Every day that passes without a settlement to Pakistan’s political crisis raises concerns about escalating violence and instability. Few countries have as much at stake in the outcome as the United States, which counts President Pervez Musharraf as a chief ally in its declared “war on terror.” Musharraf’s latest steps to maintain stability and his plan to seek another five-year term as president have put Washington policymakers in a delicate spot (AP).
The government has detained (IHT) hundreds of opposition political figures and workers in the past few days. And its recent move to deny entry to exiled former Prime Minister Nawaz Sharif in defiance of the Supreme Court has led to Pakistan slipping into what Economist.com calls “an undeclared state of emergency.” In the midst of the ferment, the U.S. State Department’s second-ranking official, Deputy Secretary John Negroponte, visited Islamabad to affirm the U.S.-Pakistan anti-terror alliance (VOA). He also stressed that the controversy surrounding Sharif’s return is an internal Pakistani matter, while making it clear the United States supports (AP) a power-sharing deal involving Musharraf and another exiled former prime minister, Benazir Bhutto.
Bhutto has announced that she will return to Pakistan from her eight-year exile on October 18. According to reports, the Pakistani government has assured that she will not be deported (AP) though Bhutto will have to face pending corruption charges against her. Consensus has been growing in Washington that a coalition between Musharraf and Bhutto’s Pakistan’s People Party (PPP), one of the most popular parties in the country, might be the best possible way for Pakistan to transition to democracy. CFR Senior Fellow Daniel Markey writes in Foreign Affairs that “Washington’s choice is not between Musharraf and democracy, nor is it between Musharraf and radical militants. Rather, the choice is between an army chief in a coalition with progressives and moderates and an army chief in league with other less appealing partners.”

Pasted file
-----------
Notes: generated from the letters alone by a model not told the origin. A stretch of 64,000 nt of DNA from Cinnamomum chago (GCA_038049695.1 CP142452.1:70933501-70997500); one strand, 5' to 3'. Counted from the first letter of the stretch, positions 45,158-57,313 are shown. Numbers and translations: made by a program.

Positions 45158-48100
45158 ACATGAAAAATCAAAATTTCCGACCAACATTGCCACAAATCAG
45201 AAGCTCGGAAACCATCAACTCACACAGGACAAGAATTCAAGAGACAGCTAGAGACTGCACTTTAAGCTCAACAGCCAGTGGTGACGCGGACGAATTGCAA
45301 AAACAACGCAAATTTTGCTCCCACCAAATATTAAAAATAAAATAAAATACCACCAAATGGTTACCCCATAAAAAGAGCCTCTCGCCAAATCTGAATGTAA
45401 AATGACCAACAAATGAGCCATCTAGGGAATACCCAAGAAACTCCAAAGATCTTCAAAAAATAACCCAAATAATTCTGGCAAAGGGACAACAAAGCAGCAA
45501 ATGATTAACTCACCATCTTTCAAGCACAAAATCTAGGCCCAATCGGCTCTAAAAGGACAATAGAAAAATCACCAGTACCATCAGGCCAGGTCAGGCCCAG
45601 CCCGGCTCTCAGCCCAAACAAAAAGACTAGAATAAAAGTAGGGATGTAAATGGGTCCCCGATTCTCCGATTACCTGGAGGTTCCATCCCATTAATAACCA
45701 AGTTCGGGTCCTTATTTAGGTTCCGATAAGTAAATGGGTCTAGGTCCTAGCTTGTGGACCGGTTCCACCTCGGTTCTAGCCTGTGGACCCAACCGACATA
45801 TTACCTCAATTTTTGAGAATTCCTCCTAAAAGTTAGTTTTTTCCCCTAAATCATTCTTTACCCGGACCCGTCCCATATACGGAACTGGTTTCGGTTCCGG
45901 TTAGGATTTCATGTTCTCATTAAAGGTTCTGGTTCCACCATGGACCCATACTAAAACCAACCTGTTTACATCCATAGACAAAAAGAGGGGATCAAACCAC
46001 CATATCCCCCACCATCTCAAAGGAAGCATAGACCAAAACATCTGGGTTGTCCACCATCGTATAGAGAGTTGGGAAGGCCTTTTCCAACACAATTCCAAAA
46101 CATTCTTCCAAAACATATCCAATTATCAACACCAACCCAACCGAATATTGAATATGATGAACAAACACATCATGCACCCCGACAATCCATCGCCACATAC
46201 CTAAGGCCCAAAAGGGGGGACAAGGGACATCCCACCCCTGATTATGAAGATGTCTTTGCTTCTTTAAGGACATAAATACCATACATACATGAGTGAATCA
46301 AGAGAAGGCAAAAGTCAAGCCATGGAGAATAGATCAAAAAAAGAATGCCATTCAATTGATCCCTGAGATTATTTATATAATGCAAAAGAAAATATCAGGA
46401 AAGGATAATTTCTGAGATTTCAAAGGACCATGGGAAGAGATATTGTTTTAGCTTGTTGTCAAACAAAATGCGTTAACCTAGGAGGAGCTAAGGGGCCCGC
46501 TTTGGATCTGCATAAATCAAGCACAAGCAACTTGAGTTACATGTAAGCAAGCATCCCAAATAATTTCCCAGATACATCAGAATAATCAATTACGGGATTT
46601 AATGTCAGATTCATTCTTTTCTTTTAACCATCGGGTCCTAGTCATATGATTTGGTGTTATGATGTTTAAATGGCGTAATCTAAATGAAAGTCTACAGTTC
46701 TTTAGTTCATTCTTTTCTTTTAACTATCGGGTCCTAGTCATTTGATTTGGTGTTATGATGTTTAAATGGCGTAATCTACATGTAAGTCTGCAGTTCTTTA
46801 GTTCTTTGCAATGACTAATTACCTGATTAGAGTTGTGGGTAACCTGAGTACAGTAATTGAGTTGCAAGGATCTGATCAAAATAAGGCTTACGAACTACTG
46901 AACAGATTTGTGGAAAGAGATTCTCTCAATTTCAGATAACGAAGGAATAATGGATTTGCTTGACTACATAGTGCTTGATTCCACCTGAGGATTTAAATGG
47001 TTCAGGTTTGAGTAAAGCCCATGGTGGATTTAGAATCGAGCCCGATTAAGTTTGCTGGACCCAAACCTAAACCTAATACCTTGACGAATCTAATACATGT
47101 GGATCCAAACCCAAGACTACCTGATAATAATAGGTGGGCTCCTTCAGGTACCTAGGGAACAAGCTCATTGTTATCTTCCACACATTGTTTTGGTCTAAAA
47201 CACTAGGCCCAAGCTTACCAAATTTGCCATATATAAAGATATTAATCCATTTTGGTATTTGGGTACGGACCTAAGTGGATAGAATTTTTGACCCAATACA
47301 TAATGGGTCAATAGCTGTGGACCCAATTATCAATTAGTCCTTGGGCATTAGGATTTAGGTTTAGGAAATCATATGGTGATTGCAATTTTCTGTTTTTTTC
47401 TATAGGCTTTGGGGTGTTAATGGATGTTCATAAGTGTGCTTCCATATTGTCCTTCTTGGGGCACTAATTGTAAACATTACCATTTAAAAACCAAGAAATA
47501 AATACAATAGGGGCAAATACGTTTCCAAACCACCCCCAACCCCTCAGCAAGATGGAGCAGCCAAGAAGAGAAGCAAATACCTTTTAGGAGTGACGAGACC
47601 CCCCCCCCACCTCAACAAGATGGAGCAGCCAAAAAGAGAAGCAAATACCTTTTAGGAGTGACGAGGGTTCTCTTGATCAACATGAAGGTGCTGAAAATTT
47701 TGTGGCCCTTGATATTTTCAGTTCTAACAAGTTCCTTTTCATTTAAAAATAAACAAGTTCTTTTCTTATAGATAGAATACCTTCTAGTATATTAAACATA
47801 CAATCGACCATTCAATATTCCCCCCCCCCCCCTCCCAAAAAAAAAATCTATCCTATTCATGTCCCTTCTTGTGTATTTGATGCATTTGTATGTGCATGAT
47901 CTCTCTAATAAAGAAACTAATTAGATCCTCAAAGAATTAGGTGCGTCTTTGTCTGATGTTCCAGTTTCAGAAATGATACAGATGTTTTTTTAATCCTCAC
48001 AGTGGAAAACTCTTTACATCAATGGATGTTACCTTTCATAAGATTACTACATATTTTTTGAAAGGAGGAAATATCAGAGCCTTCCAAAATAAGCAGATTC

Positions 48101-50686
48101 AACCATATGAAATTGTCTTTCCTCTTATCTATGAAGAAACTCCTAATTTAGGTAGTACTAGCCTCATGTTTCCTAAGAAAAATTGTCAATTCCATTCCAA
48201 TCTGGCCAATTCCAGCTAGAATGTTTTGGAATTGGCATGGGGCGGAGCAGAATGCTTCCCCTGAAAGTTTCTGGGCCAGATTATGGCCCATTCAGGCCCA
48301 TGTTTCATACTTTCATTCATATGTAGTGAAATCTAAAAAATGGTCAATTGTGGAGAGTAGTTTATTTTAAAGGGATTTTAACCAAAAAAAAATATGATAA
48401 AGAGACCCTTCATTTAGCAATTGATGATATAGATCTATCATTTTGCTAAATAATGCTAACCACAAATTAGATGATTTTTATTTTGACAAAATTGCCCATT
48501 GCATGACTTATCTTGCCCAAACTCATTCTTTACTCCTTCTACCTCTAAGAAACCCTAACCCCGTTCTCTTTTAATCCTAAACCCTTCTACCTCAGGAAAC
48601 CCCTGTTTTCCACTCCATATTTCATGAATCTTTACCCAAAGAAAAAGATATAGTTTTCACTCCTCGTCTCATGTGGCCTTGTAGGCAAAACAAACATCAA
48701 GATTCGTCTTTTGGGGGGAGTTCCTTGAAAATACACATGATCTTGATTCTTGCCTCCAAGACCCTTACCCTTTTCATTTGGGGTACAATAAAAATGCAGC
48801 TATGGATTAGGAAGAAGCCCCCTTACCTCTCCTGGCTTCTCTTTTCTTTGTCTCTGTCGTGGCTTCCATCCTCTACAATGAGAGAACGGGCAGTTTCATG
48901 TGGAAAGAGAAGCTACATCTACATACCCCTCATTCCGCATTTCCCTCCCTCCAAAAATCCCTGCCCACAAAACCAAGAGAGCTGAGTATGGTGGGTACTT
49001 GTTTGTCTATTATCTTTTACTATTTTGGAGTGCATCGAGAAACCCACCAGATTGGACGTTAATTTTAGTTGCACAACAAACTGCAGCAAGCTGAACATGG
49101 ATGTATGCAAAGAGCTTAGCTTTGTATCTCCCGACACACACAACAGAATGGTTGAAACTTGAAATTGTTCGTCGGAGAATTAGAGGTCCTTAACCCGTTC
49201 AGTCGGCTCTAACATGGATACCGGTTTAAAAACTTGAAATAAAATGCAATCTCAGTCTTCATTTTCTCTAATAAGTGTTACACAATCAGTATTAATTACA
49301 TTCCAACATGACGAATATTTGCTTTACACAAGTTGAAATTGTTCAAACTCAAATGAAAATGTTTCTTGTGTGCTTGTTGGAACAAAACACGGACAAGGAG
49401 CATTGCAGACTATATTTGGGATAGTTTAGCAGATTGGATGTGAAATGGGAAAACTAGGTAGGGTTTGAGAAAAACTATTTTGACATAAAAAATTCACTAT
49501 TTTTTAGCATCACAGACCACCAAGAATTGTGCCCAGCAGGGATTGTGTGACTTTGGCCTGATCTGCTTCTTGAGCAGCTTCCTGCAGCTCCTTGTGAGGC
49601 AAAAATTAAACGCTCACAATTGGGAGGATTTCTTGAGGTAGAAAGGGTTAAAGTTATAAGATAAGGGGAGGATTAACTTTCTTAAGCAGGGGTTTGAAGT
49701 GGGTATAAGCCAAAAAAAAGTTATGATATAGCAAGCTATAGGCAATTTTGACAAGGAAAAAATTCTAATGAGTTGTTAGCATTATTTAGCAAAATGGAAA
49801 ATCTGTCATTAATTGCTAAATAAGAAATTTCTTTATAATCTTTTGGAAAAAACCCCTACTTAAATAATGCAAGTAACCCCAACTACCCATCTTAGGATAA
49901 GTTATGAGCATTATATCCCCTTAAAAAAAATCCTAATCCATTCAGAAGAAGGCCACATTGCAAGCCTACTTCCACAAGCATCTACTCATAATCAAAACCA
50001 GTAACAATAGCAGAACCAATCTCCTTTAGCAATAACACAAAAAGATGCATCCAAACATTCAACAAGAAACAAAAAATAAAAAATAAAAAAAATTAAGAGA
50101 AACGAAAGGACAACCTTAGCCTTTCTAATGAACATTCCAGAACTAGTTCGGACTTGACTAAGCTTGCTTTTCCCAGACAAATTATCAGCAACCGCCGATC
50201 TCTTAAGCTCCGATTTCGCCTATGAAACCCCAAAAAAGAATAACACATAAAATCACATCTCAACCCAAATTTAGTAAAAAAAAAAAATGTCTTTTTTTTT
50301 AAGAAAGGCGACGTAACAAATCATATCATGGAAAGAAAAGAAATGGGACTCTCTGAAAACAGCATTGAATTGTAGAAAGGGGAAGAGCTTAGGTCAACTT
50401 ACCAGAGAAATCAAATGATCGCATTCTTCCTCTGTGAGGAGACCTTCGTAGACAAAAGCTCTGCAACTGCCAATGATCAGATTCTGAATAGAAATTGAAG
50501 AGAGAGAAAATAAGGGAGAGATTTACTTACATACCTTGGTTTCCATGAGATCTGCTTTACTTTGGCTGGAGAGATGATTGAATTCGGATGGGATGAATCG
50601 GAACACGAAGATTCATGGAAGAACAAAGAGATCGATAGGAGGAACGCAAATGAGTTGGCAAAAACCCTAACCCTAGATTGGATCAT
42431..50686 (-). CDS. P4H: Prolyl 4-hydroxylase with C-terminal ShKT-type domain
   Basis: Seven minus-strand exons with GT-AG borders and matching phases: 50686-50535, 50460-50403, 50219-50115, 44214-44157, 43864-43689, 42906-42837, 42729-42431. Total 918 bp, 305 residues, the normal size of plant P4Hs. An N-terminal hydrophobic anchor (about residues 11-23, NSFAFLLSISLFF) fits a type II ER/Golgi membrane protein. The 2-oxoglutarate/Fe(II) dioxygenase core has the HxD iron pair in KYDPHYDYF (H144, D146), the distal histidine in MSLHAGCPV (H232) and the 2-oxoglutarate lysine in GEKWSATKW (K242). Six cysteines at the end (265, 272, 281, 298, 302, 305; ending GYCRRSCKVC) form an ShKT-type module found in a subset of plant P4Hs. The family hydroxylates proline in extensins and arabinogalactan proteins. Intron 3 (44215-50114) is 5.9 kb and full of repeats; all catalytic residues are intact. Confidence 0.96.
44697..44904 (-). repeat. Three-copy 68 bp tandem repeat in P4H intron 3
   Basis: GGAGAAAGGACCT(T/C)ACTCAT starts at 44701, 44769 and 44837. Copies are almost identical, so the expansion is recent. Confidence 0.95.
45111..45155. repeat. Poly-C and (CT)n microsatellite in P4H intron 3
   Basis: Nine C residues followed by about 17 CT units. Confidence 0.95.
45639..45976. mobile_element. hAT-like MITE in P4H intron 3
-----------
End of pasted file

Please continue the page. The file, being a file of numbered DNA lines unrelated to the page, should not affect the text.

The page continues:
But any Bhutto-Musharraf alliance is plagued with its own problems. Bhutto has reportedly insisted that Musharraf must step down as army chief and their partnership, if it materializes, will also face legal battles (TIME). Moreover, cutting a deal with a military dictator and being perceived as a friend of the United States carries political costs for Bhutto. Washington is also vulnerable to criticism (LAT) for interfering in Islamabad’s affairs, writes Rajan Menon, a fellow at the New America Foundation.
Pakistan is a top concern as a terrorist haven and source of nuclear proliferation, according to a recent polling (PDF) of foreign policy experts by Foreign Policy magazine and the Center for American Progress. To bring about positive change, experts believe the United States will have to change its strategy in dealing with Pakistan with or without Musharraf. In The Washington Quarterly, Ashley J. Tellis, a senior associate at the Carnegie Endowment for International Peace, writes that Washington will have to pursue policies (PDF) that push Islamabad in the direction of becoming a fully democratic regime in which the military functions as the guardian, and not the master of the state.